Over the last several years, real-time dashboards have become a must-have feature in many digitally-focused media companies. The market has responded: nearly every analytics platform available today has some “real-time” component which helps newsrooms, editors, and social media teams to make decisions on the fly — a necessity in the fast-paced world of online content.
Is the thirst for real-time data new? Not really. You may be surprised to learn that you’ve been working with real-time data since you were sixteen-years-old (or thereabouts, depending on where you live).
Yes, when you started to drive you probably got your first introduction to real-time data, and it was also through a dashboard:
You probably used the speedometer in your dashboard to understand how speed affected any actions you decided to take in your vehicle: taking curves, not getting a ticket, and for those of us who learned to drive before Waze, knowing if we were going to arrive at our destination on time.
Likewise, there’s no doubt that real-time dashboards can provide lots of valuable information for digital media sites. Knowing which stories are getting read, right now, means that you can make sure that you’re a part of the conversation. Real-time dashboards can help you and your team to internalize metrics so you know right away if a post is trending better or worse than expected.
But sometimes, when I hear about how digital media companies are using real-time dashboards, I get a little worried.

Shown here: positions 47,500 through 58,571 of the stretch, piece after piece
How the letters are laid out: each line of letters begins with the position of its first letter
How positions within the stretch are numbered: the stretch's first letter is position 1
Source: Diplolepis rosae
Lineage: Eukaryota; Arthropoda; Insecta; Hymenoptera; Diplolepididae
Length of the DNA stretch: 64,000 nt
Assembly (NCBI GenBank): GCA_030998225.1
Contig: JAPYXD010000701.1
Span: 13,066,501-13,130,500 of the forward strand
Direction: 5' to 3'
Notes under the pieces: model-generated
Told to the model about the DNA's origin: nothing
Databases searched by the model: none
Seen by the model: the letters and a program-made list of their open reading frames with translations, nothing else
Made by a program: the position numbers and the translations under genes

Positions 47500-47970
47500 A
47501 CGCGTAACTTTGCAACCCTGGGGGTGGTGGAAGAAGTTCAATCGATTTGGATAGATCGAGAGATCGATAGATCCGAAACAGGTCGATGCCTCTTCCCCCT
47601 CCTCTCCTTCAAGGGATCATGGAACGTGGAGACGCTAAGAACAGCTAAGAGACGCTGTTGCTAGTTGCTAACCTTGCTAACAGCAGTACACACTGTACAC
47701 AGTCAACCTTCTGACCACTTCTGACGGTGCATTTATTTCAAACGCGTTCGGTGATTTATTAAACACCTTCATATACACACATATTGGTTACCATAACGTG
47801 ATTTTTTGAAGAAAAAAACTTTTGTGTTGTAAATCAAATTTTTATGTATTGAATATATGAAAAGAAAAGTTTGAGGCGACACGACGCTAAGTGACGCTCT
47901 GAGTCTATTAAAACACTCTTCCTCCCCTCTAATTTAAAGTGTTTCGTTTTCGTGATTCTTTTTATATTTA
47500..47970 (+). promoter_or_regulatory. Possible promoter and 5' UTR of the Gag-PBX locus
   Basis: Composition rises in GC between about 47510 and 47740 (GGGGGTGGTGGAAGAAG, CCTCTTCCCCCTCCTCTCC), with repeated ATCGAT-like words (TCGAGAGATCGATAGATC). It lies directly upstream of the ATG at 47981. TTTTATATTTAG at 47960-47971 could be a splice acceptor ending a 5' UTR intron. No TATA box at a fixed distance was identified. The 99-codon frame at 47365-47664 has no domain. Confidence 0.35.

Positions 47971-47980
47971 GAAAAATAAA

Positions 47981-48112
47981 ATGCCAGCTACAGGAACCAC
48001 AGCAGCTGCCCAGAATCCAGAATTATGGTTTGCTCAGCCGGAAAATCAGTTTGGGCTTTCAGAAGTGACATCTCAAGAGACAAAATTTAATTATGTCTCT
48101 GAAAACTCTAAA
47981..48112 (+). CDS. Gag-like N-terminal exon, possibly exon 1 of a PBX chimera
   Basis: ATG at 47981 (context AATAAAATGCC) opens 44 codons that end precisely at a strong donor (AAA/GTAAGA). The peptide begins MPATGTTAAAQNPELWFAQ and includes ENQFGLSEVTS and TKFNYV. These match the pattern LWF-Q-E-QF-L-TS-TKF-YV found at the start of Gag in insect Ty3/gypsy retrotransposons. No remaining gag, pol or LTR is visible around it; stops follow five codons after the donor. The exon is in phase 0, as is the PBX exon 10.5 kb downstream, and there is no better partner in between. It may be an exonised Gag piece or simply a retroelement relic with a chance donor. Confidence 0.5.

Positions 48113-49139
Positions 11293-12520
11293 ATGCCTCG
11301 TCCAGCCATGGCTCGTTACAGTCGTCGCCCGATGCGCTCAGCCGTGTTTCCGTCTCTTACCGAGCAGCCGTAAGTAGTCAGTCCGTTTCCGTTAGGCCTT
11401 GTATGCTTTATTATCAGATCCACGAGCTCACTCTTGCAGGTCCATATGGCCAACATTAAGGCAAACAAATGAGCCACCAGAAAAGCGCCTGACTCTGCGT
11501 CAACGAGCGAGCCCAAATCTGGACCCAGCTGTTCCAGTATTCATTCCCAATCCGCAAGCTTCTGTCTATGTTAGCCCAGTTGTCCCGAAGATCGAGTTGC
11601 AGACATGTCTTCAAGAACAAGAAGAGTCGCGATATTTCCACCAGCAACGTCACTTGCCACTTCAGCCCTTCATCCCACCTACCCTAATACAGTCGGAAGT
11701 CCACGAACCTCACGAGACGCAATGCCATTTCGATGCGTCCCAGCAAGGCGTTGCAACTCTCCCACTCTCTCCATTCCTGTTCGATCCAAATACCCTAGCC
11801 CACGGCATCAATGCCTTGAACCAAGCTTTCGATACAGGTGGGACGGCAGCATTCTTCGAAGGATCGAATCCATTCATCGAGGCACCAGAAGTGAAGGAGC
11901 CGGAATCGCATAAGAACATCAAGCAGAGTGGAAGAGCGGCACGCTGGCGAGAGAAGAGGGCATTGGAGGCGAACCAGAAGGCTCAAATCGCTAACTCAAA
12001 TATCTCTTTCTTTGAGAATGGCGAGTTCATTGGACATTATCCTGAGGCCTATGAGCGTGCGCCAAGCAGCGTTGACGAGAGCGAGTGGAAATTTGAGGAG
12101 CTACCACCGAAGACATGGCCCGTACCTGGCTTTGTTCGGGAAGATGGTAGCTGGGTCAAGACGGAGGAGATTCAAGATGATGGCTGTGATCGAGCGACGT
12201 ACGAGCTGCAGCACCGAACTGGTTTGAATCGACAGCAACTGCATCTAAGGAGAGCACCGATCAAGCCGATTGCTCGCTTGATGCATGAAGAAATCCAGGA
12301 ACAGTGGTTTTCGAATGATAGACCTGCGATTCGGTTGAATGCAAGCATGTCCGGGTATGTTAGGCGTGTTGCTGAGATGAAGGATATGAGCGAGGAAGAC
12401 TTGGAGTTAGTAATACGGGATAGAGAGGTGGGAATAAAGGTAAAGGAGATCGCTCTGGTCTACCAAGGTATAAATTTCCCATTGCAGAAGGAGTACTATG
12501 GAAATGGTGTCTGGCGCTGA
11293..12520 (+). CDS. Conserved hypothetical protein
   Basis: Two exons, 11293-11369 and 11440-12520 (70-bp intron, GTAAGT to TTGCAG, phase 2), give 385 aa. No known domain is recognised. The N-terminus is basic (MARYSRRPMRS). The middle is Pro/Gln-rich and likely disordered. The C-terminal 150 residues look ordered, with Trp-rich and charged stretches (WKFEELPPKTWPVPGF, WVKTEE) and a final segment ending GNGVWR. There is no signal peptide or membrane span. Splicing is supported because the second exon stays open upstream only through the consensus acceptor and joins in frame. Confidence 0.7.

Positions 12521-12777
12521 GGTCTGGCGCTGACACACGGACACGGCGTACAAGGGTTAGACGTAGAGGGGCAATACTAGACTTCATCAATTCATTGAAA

Why? Let’s talk about the car dashboard again. Yes, the speedometer is incredibly valuable, but if you were planning a roadtrip, would it be the only information you looked at?
Building a successful media company is a long game. Only staring at your speedometer for the whole trip isn’t going to get you where you want to go. In the same way, looking at what’s happening right now on your site doesn’t give you any insight into what’s “typical” of your readers.
There’s a great blog post on why this is from Dan McKinley, an engineer at Stripe, formerly of Etsy. On the appeal of real-time analytics, he points out:
“Confusing how we do things with how we decide which things to do is a fatal mistake.”
I say a version of this same thing to Parse.ly’s clients all the time.
Confusing how articles are doing with how we decide what to do with them can be a fatal mistake. It’s why our team cares so much about joining real-time information with historical data. While you can take immediate actions on real-time data, you need to be able to marry that with how your audience changes over time to make decisions about what to do in the future, or track changes you’ve made.
So, by all means, keep an eye on the speedometer while you’re on the road to building the audience you want. But don’t forget to look at a map once in awhile to make sure that you’re headed in the direction that you need to go.
This post originally appeared on Parse.ly’s blog.